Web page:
I think people who live along the Lake have to be just a little more patient than those in the rest of the State. Now that Spring has arrived, there will be a period of a couple months where we hear over and over on weather forecasts that it will be “cooler along the Lake.” We are constantly tantalized and taunted by forecasts from Green Bay promising nice 50 and 60 degree days only to face the reality of yet another day in the low 40’s here. It should make us better people, but I’m not sure that is actually the case.
Even the seemingly cool weather of early spring is enough to bring about a great awakening in the forest. Each trip out to the preserve this time of year yields something new. Even though the snow has just melted there are birds, absent in winter, arriving to take their places- red-shouldered hawks are back where we suspect they’ve nested the last few years, brown creepers prowl the tree trunks and phoebes perch looking for bugs. Sandhill cranes are paired up and strolling the prairie, and tundra swans fly overhead in giant “V”s. A Coopers hawk snatches a cardinal at the bird feeders, and a merlin zooms past at high speed, heading for the marsh. Birds are moving constantly now, with returning migrants showing up almost every morning.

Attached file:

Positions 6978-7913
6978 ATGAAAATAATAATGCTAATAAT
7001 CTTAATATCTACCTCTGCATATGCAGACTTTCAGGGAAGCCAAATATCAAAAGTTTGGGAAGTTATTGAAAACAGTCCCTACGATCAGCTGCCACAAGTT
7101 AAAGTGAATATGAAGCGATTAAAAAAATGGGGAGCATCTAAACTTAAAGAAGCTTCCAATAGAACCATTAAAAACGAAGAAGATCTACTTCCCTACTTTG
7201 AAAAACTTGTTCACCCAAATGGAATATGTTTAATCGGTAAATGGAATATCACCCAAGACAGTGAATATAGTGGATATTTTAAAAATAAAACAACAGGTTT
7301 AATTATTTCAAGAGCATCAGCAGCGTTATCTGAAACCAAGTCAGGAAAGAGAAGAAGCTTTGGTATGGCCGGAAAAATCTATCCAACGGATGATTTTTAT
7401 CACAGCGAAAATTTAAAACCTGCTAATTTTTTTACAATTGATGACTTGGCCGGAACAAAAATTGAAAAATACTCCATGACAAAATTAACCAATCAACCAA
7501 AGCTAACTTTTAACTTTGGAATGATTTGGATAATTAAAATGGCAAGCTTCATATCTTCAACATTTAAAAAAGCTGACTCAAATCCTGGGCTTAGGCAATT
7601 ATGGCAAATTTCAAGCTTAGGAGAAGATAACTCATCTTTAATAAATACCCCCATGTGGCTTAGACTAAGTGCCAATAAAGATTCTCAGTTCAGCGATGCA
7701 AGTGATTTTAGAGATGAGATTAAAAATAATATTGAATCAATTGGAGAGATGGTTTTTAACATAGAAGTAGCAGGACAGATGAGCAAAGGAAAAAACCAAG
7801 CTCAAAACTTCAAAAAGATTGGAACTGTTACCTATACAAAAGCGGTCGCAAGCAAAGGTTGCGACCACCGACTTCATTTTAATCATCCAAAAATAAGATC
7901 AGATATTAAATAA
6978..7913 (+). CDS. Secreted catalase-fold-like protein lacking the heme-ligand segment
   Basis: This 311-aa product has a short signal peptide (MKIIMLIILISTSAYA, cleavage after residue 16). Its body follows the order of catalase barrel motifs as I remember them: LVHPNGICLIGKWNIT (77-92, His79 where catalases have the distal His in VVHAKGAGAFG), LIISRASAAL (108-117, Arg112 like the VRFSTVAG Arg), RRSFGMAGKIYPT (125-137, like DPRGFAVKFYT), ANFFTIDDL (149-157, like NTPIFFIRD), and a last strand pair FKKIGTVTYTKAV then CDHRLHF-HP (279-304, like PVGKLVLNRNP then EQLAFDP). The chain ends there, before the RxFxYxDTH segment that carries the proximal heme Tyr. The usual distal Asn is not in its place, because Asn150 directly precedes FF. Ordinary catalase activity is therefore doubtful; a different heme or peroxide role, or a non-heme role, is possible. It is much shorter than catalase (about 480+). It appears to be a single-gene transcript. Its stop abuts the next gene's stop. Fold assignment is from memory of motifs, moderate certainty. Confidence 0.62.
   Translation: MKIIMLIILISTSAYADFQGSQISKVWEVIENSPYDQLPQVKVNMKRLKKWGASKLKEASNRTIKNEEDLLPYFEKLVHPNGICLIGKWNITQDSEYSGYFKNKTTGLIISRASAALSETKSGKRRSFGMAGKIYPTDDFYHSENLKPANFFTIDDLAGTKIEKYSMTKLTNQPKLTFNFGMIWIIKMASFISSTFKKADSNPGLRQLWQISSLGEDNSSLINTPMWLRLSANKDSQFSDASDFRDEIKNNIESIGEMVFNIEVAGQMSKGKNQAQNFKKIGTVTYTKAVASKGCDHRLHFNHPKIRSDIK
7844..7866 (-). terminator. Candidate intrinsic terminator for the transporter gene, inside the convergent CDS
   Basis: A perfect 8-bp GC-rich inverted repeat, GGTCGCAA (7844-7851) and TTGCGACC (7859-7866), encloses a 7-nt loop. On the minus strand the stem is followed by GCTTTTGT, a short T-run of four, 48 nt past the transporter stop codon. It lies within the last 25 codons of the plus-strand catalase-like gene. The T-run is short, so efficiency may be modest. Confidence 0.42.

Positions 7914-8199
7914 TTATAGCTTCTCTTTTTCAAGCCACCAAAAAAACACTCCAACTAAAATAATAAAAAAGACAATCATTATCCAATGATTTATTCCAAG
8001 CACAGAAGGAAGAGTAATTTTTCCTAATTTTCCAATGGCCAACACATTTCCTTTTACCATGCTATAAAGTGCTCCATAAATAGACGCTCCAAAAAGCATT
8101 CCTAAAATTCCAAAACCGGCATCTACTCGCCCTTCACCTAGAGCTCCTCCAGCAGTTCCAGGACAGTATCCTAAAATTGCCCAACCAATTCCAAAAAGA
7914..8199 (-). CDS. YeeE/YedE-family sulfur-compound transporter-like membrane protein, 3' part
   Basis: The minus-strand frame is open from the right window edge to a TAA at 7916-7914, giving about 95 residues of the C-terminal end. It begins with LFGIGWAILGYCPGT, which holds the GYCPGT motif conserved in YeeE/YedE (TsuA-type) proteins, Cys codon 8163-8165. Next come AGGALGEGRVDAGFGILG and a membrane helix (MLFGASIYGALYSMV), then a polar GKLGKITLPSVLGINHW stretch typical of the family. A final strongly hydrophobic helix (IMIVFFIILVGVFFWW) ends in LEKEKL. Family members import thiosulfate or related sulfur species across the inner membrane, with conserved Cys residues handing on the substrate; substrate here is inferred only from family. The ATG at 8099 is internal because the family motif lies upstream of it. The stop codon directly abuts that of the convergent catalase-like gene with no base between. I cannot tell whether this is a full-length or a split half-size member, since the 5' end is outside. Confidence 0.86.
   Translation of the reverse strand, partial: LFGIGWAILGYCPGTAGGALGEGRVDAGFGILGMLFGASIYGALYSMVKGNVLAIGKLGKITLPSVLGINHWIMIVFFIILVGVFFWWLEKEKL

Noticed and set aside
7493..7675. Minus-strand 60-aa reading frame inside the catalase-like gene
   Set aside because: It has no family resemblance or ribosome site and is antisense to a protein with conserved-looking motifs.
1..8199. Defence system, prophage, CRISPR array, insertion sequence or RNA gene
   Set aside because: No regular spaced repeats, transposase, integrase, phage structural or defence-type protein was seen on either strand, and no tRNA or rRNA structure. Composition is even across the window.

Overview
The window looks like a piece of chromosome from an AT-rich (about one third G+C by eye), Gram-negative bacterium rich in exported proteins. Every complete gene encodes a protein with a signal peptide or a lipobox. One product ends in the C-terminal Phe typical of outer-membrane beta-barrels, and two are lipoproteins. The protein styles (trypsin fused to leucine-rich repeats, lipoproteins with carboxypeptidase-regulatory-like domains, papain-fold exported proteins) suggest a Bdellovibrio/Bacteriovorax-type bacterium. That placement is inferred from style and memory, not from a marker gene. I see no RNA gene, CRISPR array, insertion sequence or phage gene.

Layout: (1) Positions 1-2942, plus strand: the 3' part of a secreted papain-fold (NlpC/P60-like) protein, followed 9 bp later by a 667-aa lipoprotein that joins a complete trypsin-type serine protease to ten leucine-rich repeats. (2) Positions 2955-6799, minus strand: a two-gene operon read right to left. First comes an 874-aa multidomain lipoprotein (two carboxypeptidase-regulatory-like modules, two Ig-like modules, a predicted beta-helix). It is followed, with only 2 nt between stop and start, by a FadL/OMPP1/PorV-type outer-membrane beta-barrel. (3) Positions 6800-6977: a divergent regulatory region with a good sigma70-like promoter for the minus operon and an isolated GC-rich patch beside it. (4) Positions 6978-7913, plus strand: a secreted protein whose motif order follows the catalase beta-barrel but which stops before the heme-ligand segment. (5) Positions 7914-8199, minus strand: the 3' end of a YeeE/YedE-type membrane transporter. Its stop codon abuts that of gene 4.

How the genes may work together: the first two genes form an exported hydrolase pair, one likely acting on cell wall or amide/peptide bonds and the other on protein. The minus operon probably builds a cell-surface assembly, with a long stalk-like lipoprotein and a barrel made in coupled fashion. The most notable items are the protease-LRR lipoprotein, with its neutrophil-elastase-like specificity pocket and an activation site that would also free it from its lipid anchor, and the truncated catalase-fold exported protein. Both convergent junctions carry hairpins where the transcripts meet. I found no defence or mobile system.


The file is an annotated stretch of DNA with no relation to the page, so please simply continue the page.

Even though it’s just above freezing, wood frogs are thawing out and moving from the winter shelter in the leaves slowly toward ponds and swales where they’ll soon start singing. More and more garter snakes are emerging from underground dens to sluggishly find warm places. Many of them are food for other animals despite their foul odor defense.
Foxes and coyotes have or will be having their young now in dens, along with squirrels in the trees and rabbits in their warrens, in anticipation of warmer and greener times to soon come. In another month their young will experience spring for themselves above ground. Turkeys are calling now, the toms trying to look especially impressive for the hens, and their rivals. The swales in the swamp are home to many mallards and wood ducks and a few woodsy Canada geese.
And although they don’t look any different than a month ago, the trees are preparing for spring as well. Although they still appear dormant, one has only to tap a maple tree to observe the sap moving from root to branch. Our maple syrup program for school children is coming to an end for the year, but the trees have been lately producing sap in abundance, on its way up to feed the new leaves that in six weeks will erupt from the branches. So much of the life in the forest depends on the trees, but sometimes we barely pay attention to them. What an exciting time this must have been for Native people and early settlers, who would have been busy making the sugar they needed after a long winter.
A visit to the forest to witness this natural awakening can awaken something in us also. Stepping out of our normal lives to experience the reality of the natural world is refreshing, uplifting, and interesting. Except when that reality is filled with mosquitoes and they will awaken soon enough!